CCL Intermountain Forest Service

The EU’s Carbon Border Tax and the Fate of the Green Deal Diplomacy

Which pathway for an inclusive Border Carbon Adjustment Mechanism?

Often referred to as a technical tool to prevent carbon leakage, the EU’s planned Carbon Border Tax is right at the heart of a broader geopolitical question. It reflects the EU Commission’s willingness to play hardball in its Green Deal Diplomacy. No wonder the initiative has created a considerable global backlash. But there is a simple principle that can guide the way for an inclusive Carbon Border Tax: “Doing the least harm” – to the multilateral system, to developing economies, and to the EU’s legitimacy as a climate leader.

CCL United Nations Photo - UNMISS

China’s growing security role in Africa Suggestions for a European response

Tom Bayes, International Consultant

As it emerges as a global security actor, Beijing is actively pursuing a greater role in African peace and security – which it established as a priority area for Sino-African ties in 2018. In recent years, China has stepped up military diplomacy, training and arms sales on the continent (becoming the second-largest supplier); mediated conflicts; and expanded its role in UN Peacekeeping Operations (UNPKOs) both quantitatively and qualitatively. Beijing has also located its first overseas military base on the continent, in Djibouti. Coupled with its considerable economic and diplomatic influence on the continent, China’s growing engagement with African security raises new challenges and opportunities for Africa and its existing security partners, including European actors in the EU and NATO. This #MDPD paper on democracy and development draws on fieldwork in eight African countries, including interviews of senior military officers, government officials, politicians, researchers and civil society actors, as well as foreign diplomats and officials of international organisations.

Michele Pasquale

Political Party Cooperation in Third Countries - Key Elements of Effective EU Democracy Promotion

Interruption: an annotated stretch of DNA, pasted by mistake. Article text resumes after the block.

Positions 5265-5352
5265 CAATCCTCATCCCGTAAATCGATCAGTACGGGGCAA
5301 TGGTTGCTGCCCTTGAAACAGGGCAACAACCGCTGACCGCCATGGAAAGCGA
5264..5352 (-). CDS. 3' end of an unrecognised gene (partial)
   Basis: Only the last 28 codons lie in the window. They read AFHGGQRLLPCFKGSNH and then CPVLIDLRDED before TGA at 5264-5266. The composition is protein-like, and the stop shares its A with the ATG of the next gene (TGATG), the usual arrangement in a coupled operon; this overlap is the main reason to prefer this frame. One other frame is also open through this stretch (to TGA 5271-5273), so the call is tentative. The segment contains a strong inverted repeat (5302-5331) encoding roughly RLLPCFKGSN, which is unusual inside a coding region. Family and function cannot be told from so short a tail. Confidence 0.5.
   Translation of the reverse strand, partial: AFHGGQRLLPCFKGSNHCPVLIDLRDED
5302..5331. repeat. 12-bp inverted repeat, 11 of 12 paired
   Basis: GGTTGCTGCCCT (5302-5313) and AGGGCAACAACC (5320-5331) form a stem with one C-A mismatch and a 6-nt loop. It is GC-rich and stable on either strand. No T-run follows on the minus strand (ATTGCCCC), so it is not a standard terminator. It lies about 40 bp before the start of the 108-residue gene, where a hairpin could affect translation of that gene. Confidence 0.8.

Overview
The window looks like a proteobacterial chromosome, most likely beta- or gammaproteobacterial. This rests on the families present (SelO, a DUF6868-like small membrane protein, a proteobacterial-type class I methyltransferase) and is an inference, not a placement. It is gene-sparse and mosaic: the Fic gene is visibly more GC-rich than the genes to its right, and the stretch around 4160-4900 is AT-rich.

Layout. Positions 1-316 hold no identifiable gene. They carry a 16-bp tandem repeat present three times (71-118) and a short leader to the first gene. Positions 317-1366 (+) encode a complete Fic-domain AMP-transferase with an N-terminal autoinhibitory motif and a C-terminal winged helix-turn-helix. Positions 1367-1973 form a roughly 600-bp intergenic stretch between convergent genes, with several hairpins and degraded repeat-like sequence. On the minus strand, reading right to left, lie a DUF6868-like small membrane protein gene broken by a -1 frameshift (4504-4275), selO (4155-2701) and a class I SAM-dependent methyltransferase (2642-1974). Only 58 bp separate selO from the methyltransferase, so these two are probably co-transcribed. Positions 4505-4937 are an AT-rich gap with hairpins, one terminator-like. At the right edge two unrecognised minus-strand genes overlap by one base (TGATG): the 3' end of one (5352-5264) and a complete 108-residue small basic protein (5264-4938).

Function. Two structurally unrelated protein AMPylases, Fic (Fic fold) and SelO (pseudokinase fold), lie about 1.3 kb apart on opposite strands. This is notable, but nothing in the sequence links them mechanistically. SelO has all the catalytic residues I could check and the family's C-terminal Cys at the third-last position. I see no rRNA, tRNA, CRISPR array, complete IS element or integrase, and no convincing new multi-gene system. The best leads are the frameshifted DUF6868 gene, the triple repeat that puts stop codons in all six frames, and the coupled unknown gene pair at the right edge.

Peter Köppinger, International Consultant

The MDPD paper sets the frame of how the EU can organize its cooperation with political parties and shall initiate further discussion on the topic.

Gleb Garanich, Reuters

The Second Generation of Climate Minilateralism

Building a New Mitigation Alliance

With multilateral progress on climate change lagging behind, a range of “minilateral” climate alliances have emerged over the past years. However, most of these climate clubs only had a limited impact in practice. In order to accelerate global climate action, there is a need for a second generation of climate minilateralism – a new Mitigation Alliance that provides exclusive benefits, comprises enthusiastic actors, and is closely aligned with the Paris Agreement.

Promoting water security in the MENA region

Water technology solutions in development cooperation and the role of SMEs

On the 09th of July 2019 the MPDP together with SME Europe organized in Brussels an expert exchange on “Promoting water security In the MENA region”. European and regional experts from the civil society, business sector and administrative level came together, to discuss the MENA region’s most pressing challenges concerning water security. This paper summarises the event’s output and discusses economic framework conditions to promote and improve inter and intraregional water technology transfer through SMEs. It further addresses the question of how to enhance investment protection and capacity building in the region. It focuses on ways to make sure that water technology knowledge is sustainable and to the benefit of the people in need.